When Did Being Nice Get So Complicated?
Sometimes trying to do something nice doesn’t work out so well.
I’m a ghostwriter but I’m also a wedding photographer (because everyone should be at least two things.)
Over the past seven years we’ve photographed a number of weddings involving military personnel. Some of those weddings were scheduled well in advance, but many were pulled together within days as some couples scrambled to get married before an unexpected deployment. (A photo from a wedding that took place within three days of a deployment should appear in the dictionary beside the word “bittersweet.”)
Since the average serviceperson is relatively young and not well paid, many are on tight budgets. A few years ago some who called were unable to afford our least expensive package. We did what we could—and a few times more than we should—but we couldn’t help everyone.
So we decided to offer a free wedding photography package to a couple that couldn’t otherwise afford a wedding photographer. We thought it would be a nice way to help out a service member and his or her family and to show appreciation for what they do.
Making that decision was the only thing that went well.
I called the Community Relations office at Fort Belvoir, VA. I explained what we hoped to do and asked for help connecting with someone deserving.
Community Relations transferred me to the Chaplain’s Office. They transferred me somewhere else. After a spirited but ultimately unsatisfying game of voice mail tag and talking to three or four other people it was decided that Community Relations was, in fact, best positioned to handle my request.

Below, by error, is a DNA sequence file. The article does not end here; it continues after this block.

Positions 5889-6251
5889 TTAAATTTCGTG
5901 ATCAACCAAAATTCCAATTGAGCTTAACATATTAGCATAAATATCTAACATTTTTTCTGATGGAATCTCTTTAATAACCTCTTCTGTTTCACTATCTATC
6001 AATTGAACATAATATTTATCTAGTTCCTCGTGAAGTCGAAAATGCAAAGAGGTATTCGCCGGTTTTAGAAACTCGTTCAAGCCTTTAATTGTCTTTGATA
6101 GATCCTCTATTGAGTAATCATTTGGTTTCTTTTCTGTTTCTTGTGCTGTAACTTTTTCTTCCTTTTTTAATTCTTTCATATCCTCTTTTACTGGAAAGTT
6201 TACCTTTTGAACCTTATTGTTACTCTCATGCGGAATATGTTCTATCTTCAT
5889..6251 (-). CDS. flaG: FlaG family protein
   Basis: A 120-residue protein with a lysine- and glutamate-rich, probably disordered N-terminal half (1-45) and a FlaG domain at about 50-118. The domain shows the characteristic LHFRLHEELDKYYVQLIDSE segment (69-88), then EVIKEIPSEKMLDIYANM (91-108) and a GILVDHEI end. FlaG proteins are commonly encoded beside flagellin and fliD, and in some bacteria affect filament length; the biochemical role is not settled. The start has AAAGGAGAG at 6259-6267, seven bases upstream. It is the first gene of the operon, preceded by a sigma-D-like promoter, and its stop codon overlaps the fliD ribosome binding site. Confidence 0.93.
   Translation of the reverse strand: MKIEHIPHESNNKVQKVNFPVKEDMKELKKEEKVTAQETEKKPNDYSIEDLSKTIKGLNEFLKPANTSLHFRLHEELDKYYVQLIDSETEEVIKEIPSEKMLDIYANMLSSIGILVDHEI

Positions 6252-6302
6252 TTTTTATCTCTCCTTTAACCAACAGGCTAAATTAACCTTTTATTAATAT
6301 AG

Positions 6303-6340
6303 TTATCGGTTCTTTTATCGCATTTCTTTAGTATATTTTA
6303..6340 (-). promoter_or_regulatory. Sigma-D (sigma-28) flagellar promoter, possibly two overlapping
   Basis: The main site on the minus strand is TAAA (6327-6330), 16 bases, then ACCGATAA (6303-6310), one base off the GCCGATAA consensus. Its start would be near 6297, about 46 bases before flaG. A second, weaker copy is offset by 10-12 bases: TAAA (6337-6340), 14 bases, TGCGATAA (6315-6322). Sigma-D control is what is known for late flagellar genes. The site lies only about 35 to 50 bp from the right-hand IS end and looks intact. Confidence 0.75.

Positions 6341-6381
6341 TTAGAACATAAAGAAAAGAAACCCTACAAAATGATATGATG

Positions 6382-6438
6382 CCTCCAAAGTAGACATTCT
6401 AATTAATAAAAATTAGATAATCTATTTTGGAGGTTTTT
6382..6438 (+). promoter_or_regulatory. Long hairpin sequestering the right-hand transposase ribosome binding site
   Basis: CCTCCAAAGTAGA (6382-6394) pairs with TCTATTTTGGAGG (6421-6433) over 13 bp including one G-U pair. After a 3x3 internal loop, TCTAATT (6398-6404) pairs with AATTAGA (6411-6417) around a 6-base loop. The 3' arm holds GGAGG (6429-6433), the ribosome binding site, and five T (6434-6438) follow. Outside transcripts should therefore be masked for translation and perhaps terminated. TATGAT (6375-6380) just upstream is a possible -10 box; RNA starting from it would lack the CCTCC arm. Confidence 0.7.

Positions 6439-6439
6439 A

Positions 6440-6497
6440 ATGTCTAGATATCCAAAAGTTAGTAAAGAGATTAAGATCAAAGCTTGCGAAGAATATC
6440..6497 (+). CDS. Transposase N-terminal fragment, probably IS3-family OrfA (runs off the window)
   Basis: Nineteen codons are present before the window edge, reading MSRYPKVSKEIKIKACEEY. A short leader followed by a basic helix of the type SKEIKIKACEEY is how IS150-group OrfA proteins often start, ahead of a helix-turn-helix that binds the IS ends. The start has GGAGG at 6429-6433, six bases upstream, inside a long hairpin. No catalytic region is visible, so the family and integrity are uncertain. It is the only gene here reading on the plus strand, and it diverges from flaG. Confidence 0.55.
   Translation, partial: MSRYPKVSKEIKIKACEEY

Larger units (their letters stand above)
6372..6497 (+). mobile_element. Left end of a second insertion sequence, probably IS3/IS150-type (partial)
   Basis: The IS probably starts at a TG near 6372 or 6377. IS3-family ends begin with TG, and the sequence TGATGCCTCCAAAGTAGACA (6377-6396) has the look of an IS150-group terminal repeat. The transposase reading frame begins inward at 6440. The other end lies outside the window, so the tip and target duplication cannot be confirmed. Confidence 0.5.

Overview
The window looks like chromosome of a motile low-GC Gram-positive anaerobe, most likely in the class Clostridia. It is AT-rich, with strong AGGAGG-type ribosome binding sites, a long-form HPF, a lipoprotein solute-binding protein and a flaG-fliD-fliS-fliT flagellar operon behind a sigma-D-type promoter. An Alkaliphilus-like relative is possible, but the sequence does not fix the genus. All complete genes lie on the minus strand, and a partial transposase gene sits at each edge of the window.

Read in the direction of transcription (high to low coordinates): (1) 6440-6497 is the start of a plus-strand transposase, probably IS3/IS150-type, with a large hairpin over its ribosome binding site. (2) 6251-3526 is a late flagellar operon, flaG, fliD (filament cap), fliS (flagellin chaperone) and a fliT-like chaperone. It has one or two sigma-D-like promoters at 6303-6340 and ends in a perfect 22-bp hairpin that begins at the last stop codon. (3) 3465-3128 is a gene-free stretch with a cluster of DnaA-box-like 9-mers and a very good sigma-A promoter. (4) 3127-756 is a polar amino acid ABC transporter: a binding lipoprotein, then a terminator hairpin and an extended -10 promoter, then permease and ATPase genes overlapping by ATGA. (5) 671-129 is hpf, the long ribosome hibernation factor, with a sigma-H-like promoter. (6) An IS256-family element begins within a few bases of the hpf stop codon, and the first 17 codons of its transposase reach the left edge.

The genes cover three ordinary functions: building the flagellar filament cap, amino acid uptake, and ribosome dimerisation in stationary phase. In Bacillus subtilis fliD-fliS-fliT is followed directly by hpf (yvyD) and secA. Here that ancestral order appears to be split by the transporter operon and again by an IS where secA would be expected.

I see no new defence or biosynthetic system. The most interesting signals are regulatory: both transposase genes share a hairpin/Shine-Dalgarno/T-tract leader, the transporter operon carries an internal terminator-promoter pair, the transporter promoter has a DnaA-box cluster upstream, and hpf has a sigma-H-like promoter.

Unfortunately Community Relations disagreed and transferred me to Media Relations. I thought that was odd, and so did the folks in Media Relations, so since my inquiry was wedding-related they transferred me to the Chaplain’s office before I had time to yell, “No, wait!”
Finally I reached a person in Community Relations who tried to help, but we immediately ran into a snag. "How would we (the military) select the right person and ensure the process seemed fair?" she asked. I suggested a lottery system where we selected one person at random. Easy.
Or not. She was also concerned about the logistics. So I said if they publicized our offer we would randomly select one of the resulting submissions.
That didn't work either. Finally she decided the best way to handle it was for me to run an advertisement in their base newspaper. Then the military would not play any role at all.
That sounded okay until I learned running the ad would cost hundreds of dollars. I wasn’t thrilled by the thought of paying to advertise I wanted to give something away, but I was still game until I found out I also had to commit to running multiple ads.
Eventually I decided it didn’t make sense to spend thousands of dollars just to earn the privilege to give away services worth thousands of dollars.
While deployments have decreased sharply over the last year, U.S. soldiers still serve in Afghanistan, as well as at posts around the world. We’d still like to do something for a deserving serviceperson and their spouse-to-be.
Any ideas how we could pull it off?